Since mass protests spread across Iran, authorities have responded with little but brute violence.
HRW has documented security forces’ unlawful use of excessive or lethal force, including firearms against largely peaceful protesters in 13 cities. Other rights groups are investigating the reported deaths of at least 284 people, including 45 children.
Now, we’re looking into what’s happened to thousands of protesters and activists detained in Iran in recent weeks.
The two key methods authorities are using against them are dubious national security charges - which could lead to the death penalty - and grossly unfair trials.
Take the case of two women journalists, Niloufar Hamedi and Elaheh Mohamadi. The had reported on the death of Mahsa (Jina) Amini in the custody of the “morality police” – the initial spark for the protests.
On October 29, Iran’s Intelligence Ministry and the Islamic Revolutionary Guard Corps’ Intelligence Organization accused the two reporters of participating in a training course from US intelligence-backed entities.
Of course, the authorities did not publish any evidence to support their allegation.
This kind of thing isn’t new in Iran, where authorities have a long history of using vaguely defined national security charges against protesters and dissidents in unjust trials.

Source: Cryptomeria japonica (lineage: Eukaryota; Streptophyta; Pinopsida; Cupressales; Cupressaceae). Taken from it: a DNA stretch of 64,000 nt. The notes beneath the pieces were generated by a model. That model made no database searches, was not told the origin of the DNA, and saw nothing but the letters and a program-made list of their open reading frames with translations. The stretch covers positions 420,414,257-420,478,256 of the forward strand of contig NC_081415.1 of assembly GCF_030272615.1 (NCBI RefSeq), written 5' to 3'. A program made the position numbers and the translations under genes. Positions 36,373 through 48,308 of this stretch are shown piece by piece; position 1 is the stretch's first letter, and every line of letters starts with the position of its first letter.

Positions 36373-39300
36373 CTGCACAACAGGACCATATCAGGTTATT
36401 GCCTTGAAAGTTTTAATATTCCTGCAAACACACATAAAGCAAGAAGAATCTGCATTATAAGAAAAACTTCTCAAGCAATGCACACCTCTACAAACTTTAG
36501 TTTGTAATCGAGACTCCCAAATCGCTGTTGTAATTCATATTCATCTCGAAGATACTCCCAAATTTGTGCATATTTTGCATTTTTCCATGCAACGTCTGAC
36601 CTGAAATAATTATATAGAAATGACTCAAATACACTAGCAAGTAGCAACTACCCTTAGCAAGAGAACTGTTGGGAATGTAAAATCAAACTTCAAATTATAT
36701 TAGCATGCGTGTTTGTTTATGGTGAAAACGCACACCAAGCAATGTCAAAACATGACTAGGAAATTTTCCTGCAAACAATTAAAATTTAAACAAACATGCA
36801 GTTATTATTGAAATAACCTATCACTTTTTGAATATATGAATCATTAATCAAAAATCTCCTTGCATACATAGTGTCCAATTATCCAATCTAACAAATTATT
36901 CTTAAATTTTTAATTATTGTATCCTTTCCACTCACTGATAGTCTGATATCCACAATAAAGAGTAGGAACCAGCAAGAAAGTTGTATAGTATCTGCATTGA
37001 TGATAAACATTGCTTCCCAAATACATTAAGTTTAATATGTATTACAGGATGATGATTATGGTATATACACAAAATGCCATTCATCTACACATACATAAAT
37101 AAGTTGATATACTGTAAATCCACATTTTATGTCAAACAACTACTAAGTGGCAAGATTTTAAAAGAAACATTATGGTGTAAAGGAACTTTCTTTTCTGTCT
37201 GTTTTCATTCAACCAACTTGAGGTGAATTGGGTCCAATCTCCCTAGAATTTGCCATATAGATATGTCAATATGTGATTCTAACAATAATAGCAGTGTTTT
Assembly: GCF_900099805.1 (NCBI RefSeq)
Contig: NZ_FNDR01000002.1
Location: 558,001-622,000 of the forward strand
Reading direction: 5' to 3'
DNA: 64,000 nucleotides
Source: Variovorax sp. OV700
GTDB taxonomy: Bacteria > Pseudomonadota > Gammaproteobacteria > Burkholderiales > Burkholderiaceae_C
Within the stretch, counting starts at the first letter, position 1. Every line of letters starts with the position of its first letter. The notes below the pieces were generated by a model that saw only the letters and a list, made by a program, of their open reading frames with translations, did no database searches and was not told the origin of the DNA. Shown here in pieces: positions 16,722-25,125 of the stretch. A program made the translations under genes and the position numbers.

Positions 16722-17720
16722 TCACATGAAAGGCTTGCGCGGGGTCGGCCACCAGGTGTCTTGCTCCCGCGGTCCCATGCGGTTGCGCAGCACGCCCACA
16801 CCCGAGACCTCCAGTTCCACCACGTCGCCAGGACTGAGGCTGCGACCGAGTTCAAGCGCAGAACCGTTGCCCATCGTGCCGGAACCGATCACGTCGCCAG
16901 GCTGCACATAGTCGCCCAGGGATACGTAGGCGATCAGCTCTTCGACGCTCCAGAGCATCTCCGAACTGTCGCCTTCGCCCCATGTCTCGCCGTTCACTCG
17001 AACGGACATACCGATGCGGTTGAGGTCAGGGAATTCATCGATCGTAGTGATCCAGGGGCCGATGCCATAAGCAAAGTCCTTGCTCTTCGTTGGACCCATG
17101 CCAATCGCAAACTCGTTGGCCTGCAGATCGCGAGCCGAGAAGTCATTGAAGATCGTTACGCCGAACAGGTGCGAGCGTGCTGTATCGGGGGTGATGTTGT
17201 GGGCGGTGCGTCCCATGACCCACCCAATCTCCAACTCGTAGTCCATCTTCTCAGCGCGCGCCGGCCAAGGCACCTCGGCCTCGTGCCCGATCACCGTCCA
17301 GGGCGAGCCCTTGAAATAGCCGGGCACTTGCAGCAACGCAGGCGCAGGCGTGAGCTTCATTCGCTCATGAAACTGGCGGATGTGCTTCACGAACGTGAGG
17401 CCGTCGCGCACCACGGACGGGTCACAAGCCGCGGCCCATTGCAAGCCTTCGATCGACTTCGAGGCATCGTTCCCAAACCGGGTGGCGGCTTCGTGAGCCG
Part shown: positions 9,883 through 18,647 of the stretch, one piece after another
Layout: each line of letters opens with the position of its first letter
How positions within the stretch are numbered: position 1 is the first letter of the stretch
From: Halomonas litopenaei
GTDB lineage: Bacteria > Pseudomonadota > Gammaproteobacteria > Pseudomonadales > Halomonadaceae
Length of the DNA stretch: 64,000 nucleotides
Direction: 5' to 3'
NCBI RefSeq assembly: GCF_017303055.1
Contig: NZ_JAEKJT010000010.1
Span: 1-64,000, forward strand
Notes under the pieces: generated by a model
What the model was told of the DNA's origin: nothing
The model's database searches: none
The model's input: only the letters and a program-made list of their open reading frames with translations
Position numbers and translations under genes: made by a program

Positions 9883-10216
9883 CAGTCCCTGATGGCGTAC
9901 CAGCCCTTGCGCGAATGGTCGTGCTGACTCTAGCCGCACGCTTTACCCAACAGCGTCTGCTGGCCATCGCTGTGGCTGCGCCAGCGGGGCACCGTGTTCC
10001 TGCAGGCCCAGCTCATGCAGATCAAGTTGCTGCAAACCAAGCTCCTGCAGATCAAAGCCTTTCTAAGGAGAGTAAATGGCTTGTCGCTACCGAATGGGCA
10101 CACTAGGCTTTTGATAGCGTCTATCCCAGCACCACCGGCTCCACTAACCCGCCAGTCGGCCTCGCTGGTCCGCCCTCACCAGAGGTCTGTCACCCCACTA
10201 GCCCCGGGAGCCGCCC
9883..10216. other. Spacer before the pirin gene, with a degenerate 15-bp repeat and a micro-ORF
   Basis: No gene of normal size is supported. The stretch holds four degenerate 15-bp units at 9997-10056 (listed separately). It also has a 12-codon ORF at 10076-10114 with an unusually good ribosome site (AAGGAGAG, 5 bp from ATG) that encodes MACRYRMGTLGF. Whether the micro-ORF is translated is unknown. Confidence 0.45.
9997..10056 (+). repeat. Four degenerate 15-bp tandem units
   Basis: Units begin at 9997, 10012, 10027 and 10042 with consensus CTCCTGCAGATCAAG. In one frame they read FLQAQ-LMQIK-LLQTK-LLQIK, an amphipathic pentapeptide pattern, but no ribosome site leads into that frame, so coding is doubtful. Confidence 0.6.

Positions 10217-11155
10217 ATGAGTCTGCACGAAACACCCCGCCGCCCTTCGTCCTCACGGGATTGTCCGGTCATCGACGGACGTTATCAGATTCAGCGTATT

The scale of the new arrests and charges, however, is vast. Tehran Province’s judiciary alone said it had issued around 1,000 indictments related to the protests.
Iranian authorities have also subjected detainees to various forms of physical and psychological torture.
Iran’s vicious security apparatus “is using every tactic in its book,” says my colleague and senior Iran researcher Tara Sepehri Far.
It starts with lethal force against protesters, moves to arrests on bogus charges, torture in custody, and then a sham trial.
“Yet, every new atrocity only reinforces why Iranians are demanding fundamental changes to a corrupt autocracy.”